Can rust on stainless steel be prevented?
However, the above points should not change the fact that stainless steel is a very robust, extremely uncomplicated and "rewarding" material.
If you observe certain rules and measures when storing, transporting, handling, processing, installing and maintaining stainless steel products, then in principle most of the factors that cause rust to form on stainless steel can be avoided.
Store and process the stainless steel materials and products in premises that are protected from the effects of weather, dust, dirt and the like. If, on the other hand, the stainless steel materials or products are stored or processed outdoors, there is a risk that water (including condensation due to temperature fluctuations), dust or dirt will cause reactions on the metal surfaces.
During storage and processing, they must not come into contact with items made of other materials that do not have anti-corrosion properties. The interaction of materials with different compositions can lead to chemical reactions and the formation of rust.
When manufacturing or installing products such as stainless steel façade elements, use only suitable and cleaned tools. Avoid the simultaneous use of materials, tools, equipment or other aids made of stainless steel and conventional steel or iron, as well as those of tools that have not been thoroughly cleaned of impurities or are rusty.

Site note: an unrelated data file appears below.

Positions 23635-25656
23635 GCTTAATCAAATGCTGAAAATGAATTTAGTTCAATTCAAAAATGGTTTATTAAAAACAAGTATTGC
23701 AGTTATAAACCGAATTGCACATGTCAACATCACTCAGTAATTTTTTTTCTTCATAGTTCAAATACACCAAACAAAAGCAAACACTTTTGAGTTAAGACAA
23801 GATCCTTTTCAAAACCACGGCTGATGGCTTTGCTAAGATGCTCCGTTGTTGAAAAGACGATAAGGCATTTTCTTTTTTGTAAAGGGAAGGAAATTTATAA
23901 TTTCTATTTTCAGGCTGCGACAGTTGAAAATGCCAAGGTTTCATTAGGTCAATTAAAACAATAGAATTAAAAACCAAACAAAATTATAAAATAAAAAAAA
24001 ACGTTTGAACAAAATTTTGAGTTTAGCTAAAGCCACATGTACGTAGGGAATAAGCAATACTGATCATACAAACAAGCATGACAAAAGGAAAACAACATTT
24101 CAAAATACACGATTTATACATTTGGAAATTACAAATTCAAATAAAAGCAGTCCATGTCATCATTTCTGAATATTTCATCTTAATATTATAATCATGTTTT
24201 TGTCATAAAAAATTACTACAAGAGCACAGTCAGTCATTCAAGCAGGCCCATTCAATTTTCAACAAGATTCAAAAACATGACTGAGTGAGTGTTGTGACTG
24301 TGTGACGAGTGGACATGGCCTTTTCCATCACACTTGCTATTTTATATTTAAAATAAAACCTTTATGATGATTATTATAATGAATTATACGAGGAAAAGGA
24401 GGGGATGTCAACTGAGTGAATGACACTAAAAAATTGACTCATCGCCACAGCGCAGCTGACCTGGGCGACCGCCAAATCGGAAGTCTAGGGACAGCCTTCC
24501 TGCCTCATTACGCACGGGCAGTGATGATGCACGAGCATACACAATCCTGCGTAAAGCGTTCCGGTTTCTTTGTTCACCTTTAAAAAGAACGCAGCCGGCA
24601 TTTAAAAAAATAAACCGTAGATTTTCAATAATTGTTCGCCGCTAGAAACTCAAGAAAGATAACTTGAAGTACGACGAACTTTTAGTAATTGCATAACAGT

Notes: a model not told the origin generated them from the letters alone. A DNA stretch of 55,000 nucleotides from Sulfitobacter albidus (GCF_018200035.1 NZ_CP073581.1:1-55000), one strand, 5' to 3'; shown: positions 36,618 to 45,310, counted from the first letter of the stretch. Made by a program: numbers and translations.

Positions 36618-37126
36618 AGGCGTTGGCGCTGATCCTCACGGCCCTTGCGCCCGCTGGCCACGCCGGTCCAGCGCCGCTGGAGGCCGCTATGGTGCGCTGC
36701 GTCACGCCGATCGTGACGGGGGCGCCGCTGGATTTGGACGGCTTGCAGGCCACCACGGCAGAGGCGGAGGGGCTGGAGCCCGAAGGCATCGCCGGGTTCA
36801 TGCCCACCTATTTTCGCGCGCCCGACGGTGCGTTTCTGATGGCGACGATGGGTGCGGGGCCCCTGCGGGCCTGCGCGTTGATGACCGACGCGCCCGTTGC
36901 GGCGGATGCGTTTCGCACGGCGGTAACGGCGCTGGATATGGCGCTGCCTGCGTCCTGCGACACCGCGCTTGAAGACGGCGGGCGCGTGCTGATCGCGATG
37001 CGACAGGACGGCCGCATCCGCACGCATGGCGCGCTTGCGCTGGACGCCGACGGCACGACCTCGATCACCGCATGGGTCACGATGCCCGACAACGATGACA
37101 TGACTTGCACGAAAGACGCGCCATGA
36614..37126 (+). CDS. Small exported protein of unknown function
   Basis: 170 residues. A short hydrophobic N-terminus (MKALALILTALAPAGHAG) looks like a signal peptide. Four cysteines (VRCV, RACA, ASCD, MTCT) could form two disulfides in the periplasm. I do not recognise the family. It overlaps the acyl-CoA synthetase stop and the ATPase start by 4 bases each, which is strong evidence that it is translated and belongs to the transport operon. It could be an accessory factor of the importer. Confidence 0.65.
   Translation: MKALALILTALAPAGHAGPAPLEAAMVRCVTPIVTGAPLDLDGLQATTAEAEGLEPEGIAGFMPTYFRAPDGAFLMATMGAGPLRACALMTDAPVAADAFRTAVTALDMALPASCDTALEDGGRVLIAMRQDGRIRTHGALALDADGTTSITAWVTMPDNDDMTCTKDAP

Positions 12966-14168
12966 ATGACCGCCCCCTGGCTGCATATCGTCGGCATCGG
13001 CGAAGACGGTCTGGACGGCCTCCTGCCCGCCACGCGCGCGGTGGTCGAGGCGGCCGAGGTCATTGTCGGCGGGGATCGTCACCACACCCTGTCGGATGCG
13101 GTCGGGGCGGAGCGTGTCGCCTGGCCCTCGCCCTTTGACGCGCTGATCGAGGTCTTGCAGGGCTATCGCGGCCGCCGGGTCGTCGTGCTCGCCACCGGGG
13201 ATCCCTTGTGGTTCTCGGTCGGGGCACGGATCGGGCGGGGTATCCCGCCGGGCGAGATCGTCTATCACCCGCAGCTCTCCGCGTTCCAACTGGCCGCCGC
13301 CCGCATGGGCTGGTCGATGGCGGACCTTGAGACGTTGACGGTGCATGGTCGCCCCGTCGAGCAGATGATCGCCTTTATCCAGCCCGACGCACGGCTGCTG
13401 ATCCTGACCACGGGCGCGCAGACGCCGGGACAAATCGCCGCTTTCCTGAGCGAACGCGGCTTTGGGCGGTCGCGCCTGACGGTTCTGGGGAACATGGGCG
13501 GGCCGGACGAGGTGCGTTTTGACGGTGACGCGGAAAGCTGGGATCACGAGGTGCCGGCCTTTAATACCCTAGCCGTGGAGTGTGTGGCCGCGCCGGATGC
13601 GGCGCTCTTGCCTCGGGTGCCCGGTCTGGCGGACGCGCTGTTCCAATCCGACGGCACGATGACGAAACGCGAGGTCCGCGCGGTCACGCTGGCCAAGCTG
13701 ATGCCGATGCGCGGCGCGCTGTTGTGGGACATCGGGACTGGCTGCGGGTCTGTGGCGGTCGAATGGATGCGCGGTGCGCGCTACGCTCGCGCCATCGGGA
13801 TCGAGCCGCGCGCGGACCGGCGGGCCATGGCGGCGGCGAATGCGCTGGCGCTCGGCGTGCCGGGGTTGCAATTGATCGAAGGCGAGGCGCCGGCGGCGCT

During transport, protect stainless steel with paper interleaves, protective PVC films or other packing materials, and it should also not come into contact with nails of wooden pallets or with tension straps made from mild steel.
Do not store or ship sheets or parts made of different steel alloys together in one package.
Rust protection can also be extremely improved by a specific choice in the various surface treatment finishes that are possible with stainless steel.
For example, mirrorINOX offers to provide the stainless steel surfaces with the processing method "nanoINOX® coating with anti-fingerprint and easy-to-clean properties".
This not only makes the surfaces extremely attractive, but also reduces dirt adhesion, supports a self-cleaning effect and makes the surfaces much easier to clean and maintain.
How can rust be removed from stainless steel?
If the stainless steel is now affected by corrosion, there are still methods and means to remove the rust from the surface of the materials.
In this way, the functionality of the surface can be restored or maintained.
However, as mentioned above, care must be taken to ensure that the cleaning does not cause any optical damage or impairment such as scratches, change or loss of colour to the finishes used in optical applications.
Corrosion can be removed chemically using rust converters. For the cleaning and subsequent care of stainless steel products, only use cleaning agents that have been specially developed and approved for exactly this purpose.
After cleaning, rinse the product with as much, ideally distilled, clear water as possible and dry the surface with compressed air or a soft cloth that is not abrasive under any circumstances.
Cleaning, care and disinfecting agents containing chlorine, solid abrasives (abrasives), acids or alkalis should not be used, as all these substances can attack and destroy the protective oxide layer.